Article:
Days after emergence

Fig. 7.2. Change in shoot height of wild mustard (Sinapis arvensis) over time at five temperature regimes (redrawn from Huang et al., 2001).

Fig. 7.3. Effect of light intensity on: (a) shoot and root dry weight, and (b) inflorescence number of Canada thistle (adapted and redrawn from Zimdahl et al., 1991).

0 20 40 60 80 100

Percentage light reduction

Fig. 7.3. Effect of light intensity on: (a) shoot and root dry weight, and (b) inflorescence number of Canada thistle (adapted and redrawn from Zimdahl et al., 1991).

thresholds) is 24.5°C (5.5-40.0°C), whereas for leaf appearance it is 27°C (l.5-48°C) (Huang et al., 2001).

Many weeds are particularly well adapted to low temperatures and this provides a potential advantage over non-weedy plants. For example, seed germination, growth, flowering and seed set all occur at 12/2°C in wild mustard (Huang et al., 2001). Weeds are often less sensitive to short periods of cold temperature in the early spring. For example, chilling reduced the level of leaf area expansion of velvetleaf (Abutilon theophrasti) and spurred anoda (Anoda cristata) in cotton (Gossypium hirsutum); however, the weeds recovered faster and subsequently gained a competitive advantage over the delayed cotton (Patterson and Flint, 1979). While specific temperatures are required for some processes, temperature fluctuations are required for others such as seed germination (see Chapter 6).

Fig. 7.4. Effect of shading on the relative growth rate (g g 1 week 1) on four native and five non-native species of Hawaiian rainforest (redrawn from Pattison et al., 1998).

Light

Light (irradiance) has a direct effect on many plant processes, such as growth, flowering, stem elongation, seed dormancy, formation of storage organs, leaf fall and on plant morphology such as leaf, number and shape (Salisbury and Ross, 1985; Lambers et al., 1998). Plants respond to changes in light quality (spectral composition), quantity (intensity), photoperiod (periodicity of light and dark cycles) and direction (phototro-pism). It is sometimes difficult to determine what type of light effect is occurring because they interact; for example, as light quantity decreases the spectral composition changes.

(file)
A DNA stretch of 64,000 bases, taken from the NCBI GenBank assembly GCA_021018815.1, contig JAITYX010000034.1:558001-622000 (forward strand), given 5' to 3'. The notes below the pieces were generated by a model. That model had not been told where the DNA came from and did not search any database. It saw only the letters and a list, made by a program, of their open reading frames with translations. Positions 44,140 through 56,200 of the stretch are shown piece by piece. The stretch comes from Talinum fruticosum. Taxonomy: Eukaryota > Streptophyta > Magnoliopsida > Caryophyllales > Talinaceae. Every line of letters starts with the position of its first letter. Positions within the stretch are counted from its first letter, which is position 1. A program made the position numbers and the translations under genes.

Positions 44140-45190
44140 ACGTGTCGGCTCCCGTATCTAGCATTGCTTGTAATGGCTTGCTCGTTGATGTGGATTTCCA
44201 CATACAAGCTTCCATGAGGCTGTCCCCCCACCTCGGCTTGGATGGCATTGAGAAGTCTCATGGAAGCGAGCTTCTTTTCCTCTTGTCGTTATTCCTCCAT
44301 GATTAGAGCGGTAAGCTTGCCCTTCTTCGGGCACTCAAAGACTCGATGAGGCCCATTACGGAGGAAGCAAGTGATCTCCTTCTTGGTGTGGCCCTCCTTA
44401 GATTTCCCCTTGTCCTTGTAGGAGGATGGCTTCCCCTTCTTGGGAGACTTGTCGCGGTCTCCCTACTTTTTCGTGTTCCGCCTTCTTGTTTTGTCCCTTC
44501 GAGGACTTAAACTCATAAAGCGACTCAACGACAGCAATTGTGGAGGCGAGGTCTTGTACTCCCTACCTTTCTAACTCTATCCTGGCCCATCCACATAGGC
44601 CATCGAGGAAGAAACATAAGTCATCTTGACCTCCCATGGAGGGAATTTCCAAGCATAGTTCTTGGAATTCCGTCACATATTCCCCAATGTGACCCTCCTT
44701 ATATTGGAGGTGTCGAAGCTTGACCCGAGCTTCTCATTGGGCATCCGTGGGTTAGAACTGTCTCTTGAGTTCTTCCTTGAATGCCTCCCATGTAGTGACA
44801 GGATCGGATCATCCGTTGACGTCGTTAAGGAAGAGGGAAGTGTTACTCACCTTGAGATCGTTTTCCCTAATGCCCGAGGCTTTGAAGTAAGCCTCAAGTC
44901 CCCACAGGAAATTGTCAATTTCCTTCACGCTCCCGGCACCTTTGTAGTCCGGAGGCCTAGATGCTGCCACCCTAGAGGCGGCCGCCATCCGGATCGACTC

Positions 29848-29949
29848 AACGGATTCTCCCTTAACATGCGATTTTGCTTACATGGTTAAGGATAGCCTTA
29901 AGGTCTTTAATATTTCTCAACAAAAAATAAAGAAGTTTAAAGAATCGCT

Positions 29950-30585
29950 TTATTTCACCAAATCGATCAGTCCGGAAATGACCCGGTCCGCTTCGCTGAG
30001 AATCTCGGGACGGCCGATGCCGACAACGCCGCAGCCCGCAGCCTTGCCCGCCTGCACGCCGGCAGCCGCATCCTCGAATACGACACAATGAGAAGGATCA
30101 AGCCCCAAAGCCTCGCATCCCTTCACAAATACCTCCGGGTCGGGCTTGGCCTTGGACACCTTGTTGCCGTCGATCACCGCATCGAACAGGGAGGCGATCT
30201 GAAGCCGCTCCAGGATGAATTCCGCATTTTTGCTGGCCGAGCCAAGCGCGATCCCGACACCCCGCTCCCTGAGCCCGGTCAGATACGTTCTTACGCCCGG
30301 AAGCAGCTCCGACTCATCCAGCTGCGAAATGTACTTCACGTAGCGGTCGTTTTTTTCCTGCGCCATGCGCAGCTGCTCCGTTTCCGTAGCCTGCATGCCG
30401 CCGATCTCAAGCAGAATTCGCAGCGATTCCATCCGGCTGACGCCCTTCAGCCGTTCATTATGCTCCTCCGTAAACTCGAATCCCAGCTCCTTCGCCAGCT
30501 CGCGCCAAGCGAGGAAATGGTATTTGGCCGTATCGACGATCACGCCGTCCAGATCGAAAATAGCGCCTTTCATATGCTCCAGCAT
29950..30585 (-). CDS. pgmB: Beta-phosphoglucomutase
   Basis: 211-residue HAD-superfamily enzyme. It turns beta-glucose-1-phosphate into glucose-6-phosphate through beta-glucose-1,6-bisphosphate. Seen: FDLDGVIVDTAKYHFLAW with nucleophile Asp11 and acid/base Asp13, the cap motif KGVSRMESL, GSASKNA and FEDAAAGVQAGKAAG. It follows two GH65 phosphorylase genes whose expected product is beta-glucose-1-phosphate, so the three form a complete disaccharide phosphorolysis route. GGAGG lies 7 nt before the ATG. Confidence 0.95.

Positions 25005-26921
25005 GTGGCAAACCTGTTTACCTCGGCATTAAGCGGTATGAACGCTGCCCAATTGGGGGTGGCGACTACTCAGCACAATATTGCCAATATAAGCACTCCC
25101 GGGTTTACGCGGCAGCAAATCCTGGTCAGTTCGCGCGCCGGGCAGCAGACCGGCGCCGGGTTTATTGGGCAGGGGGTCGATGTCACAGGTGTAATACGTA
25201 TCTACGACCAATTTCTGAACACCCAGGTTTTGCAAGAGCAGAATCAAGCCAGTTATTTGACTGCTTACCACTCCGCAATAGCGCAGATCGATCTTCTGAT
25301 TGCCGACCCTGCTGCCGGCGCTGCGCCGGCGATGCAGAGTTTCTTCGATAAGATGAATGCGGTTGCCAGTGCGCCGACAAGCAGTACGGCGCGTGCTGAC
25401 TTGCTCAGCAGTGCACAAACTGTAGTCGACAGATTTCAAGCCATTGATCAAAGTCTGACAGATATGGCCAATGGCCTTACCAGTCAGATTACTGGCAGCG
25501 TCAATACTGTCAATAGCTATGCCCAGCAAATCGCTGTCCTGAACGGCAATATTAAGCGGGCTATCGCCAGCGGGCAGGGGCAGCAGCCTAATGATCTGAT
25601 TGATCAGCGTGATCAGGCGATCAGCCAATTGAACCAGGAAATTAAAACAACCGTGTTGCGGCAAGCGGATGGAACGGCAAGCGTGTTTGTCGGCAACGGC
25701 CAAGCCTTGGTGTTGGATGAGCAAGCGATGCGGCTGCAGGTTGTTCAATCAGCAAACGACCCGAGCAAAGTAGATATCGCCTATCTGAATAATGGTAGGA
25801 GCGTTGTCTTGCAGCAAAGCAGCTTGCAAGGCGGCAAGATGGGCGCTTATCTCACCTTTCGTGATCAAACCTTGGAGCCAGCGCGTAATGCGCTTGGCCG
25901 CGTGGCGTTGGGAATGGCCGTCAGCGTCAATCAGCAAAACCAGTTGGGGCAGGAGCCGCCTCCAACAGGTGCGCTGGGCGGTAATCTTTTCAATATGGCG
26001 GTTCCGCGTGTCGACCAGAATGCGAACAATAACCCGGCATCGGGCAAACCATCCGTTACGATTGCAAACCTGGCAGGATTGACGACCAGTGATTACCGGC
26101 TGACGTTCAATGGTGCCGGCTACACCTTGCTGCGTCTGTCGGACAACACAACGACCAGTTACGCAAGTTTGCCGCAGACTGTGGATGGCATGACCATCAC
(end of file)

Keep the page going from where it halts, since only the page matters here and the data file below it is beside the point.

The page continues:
Reduced light quantity will have species specific effects. In Canada thistle (Cirsium arvense), for example, shading reduces shoot and root production, and the number of inflorescences produced (Zimdahl et al., 1991) (Fig. 7.3). Conversely, itchgrass (Rottboellia exaltata) plants growing in shade grow taller than those in full sunlight; this is thought to be why itchgrass is competitive with maize (Patterson, 1985). Pattison et al. (1998) compared the relative growth rates of native and non-native species grown in full sun, partial sun (30% of full sun) and full shade (5% of full sun) of Hawaiian rainforests. As light decreased, all species had lower relative growth rates, but native species were less affected (Fig. 7.4). This, incidentally, shows why non-native species are more successful in open disturbed habitats.

As light passes through the leaf canopy the quality of light is also altered. The spectrum of light wavelengths changes because plants reflect green and far-red wavelengths while absorbing blue and red. This causes the ratio of red to far-red (R:FR) light to decrease in shaded conditions (Fig. 7.5). Many species respond to this change in the R:FR ratio. For example, higher levels of FR light triggers internode extension in white mustard (Sinapis alba), Chinese datura (Datura ferox), and lambsquarters (Chenopodium album) causing plants to grow taller into better higher light situations (Alm et al., 1991). A high-

-Daylight - Filtered light

Photosynthetically active radiation

-Daylight - Filtered light

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